Perhaps the most celebrated of the late-Edo Period Zen artist-priests, Sengai Gibon (1750-1837) left a large number of ink paintings on Zen-related subjects, of which by far the largest collection is in the Idemitsu Museum opposite the Imperial Palace in Tokyo.
Born in present-day Gifu Prefecture, Sengai became a monk at the age of 11 and studied Zen first at Seitai-ji near his own village, and later at the Toki-An near Kamakura. A bit of an overachiever, while still in his 20s he answered the koan (a Zen riddle calculated to trigger insight) “Why did the Patriarch come from the West?” with the poem:
Sakyamuni (Buddha) entered extinction 2,000 years ago; Maitraya (The Messiah-like Buddha) won’t appear for another billion years — Sentient beings find this hard to understand, But it’s just like this — the nostrils are over the lips.
The answer was appropriately recognized by the famous priest, Gessen Zenne (1701-1781), his abbot superior, who granted Sengai his certificate of enlightenment.
Later, following the death of his master Gessen, and while still in his 30s, Sengai wandered around the country making pilgrimages to various religious sites. He ultimately became the head abbot of Shofuku-ji, the oldest Zen temple in Japan at Hakata in North Kyushu, where he was based for the rest of his life.
Despite his prestigious position, Sengai was famed for his modesty and simple lifestyle, choosing to wear the everyday black monk’s robe rather than the purple silk of his rank, and preferring to eat out of the bowl he also used for begging.
He believed that the lofty ideals of Zen were not just for cloistered monks, but could be made accessible to farmers and ordinary folk. He was known for his warm compassion and kindness, as well as a lively sense of humor, and — in contrast to the monk-beating guidance of other abbots — even his admonishments were usually gentle.
One story is told of him proffering his back to be stepped on by a monk climbing over the temple wall after a night cavorting in the local entertainment district. No words were spoken, but the embarrassed young monk clearly got the message that monastic rules were to be broken no more.
In 1811, Sengai handed over his abbot’s responsibilities to his follower, Tangen Toi, and retired to a subsidiary temple, Kohaku-In. For the rest of his life he pursued what sounds like an idyllic life of painting, traveling and enjoying the company of friends and visitors.
As an artist, Sengai was not only an outsider to the established art schools and academies, but a free spirit, whose manifesto expounded that painting was not a subject that could be limited by rules. This philosophy is apparent at first sight in any of his paintings, which look sketchy, improvised and perhaps — to the Western eye — unfinished. No careful studies of light or color impressions here; expression is all! And yet they each convey some profound Zen principle or aphorism in an easily understandable form, much like the pithy insight seen in parables, proverbs or political cartoons.
Despite the hastily sketched roughness of his paintings, Sengai was perfectly in command of brush and ink, an artistic discipline — unlike oil painting — where the result of ink contacting paper is final, leaving no chance for mistakes to be rectified. This mastery is apparent in his painting of bamboo that matches in skill the best efforts of the Nanga (Japanese literati) painters of his time, or his evening view of Hakozaki Beach, where a single broad brush stroke shades from black through gray to capture the volume of a sea embankment.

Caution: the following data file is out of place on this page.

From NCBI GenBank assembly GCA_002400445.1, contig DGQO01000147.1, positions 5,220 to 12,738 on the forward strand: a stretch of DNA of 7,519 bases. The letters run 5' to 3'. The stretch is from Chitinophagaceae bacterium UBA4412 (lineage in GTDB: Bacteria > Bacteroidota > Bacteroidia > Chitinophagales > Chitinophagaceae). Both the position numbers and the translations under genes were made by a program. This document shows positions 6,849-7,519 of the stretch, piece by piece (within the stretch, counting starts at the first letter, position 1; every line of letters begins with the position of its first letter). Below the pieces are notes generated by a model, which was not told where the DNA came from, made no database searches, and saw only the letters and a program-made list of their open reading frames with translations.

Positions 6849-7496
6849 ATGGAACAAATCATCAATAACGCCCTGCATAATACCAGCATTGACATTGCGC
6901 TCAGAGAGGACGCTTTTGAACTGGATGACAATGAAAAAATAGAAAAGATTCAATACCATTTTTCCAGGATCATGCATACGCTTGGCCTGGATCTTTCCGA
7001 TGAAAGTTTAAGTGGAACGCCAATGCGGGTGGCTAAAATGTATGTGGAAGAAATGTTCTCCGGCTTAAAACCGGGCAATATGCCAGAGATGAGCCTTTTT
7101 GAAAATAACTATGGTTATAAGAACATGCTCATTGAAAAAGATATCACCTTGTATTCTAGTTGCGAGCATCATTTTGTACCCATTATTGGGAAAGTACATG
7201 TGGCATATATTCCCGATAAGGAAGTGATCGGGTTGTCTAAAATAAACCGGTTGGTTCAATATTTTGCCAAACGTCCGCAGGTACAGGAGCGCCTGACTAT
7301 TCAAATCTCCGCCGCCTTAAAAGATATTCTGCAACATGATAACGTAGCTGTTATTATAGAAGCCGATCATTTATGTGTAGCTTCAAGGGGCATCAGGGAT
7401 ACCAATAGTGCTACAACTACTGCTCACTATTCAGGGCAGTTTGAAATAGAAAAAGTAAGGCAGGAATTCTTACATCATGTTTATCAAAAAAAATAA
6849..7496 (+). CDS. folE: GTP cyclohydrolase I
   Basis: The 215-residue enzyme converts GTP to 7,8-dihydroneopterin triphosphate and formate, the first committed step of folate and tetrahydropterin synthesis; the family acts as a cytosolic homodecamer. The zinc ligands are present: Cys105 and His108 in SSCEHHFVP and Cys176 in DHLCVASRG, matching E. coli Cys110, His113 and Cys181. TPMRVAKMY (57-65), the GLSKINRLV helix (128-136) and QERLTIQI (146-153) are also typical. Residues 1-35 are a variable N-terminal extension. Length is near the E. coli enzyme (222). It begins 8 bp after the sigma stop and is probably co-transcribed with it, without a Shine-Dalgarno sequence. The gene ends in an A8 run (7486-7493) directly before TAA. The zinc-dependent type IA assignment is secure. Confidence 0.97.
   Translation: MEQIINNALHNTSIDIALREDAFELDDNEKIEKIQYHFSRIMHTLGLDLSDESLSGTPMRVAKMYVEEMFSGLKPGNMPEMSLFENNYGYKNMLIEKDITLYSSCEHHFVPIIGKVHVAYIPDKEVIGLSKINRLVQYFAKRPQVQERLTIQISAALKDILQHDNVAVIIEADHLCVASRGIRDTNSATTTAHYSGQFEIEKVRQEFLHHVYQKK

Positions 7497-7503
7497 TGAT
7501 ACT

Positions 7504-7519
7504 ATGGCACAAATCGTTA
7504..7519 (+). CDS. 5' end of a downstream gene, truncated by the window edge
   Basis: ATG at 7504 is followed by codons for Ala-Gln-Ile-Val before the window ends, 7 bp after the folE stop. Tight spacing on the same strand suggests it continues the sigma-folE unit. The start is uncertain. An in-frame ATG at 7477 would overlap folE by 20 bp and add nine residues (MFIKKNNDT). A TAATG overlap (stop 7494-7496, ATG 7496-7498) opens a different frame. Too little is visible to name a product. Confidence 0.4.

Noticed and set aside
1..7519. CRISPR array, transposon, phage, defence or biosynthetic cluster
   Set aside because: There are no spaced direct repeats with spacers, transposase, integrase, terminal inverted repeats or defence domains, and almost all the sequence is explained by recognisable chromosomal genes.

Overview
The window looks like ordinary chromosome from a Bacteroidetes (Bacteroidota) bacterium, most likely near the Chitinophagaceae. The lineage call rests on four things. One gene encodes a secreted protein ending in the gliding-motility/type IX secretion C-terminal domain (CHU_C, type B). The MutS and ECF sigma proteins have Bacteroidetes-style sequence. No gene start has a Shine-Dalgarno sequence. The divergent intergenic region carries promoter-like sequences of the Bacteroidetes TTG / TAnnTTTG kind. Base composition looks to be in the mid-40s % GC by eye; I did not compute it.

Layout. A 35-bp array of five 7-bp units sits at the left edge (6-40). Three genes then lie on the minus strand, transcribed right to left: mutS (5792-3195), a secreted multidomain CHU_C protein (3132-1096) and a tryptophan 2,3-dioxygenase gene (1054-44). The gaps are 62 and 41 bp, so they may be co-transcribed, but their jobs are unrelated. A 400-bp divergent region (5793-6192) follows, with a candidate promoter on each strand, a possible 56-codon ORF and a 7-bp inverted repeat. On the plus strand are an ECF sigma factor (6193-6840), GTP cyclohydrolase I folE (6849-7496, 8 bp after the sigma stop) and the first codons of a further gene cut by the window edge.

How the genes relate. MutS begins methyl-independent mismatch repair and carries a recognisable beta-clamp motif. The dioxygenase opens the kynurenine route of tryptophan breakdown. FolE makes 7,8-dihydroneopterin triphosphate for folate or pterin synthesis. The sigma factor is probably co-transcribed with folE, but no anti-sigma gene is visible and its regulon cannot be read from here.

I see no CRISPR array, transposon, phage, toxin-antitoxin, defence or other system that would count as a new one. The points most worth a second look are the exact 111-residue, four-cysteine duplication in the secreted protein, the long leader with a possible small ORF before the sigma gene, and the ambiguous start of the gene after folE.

It takes some time to see Sengai’s virtuosity with brush and ink — so artless his paintings appear — and it is by imagining oneself trying to wield similar strokes that his skill becomes apparent. By almost hiding his artistic ability, Sengai achieves his purpose of conveying a Zen message directly from himself to the viewer without the distractions of color, decoration or “clever” techniques.
In his old age he became more and more popular and was frequently deluged by visitors bringing sheets of paper for him to inscribe. His amused response is expressed in another poem:
To my dismay I wonder if my small hut is just a toilet since everyone who comes here seems to bring me more paper!
As always in this land of fads, fame led to Sengai’s works changing hands for money, and even within his lifetime there were several fakers churning out similar works. One of them so impressed Sengai himself with his painting skills that the master loaned him his seals, making latter-day authentication even more of a minefield.
His repertoire of subjects is enormous, including pictures of flowers, trees and other scenery, animals (including a rare sea lion that washed up in North Kyushu and was celebrated a bit like that seal in Shinagawa’s waterways during the summer of 2006), together with portrayals of Zen worthies and deities. Perhaps the most thought-provoking is his famous painting, entitled “The Universe,” of a square, triangle and circle linked together that has fascinated all who see it — especially some members of the New York Abstract Expressionists. People look for meaning in these three basic forms just as they look for symbolism in the famous Ryoani Temple rock garden.
But that is a shallow approach that defeats the true purpose of this painting. Far better that it is appreciated or understood more as a catalyst for the mind to reach an intuitive state where the senses are opened to higher truth.
“Sengai: In Memory of the 170th Year after his Death” shows till Oct. 28 at the Idemitsu Museum of Art, Teigeki Bldg. 9F, 3-1-1 Marunouchi, Chiyoda-ku, Tokyo; open 10 a.m.-5 p.m.; admission ¥1,000; For more information call (03) 5777-8600 or visit www.idemitsu.co.jp
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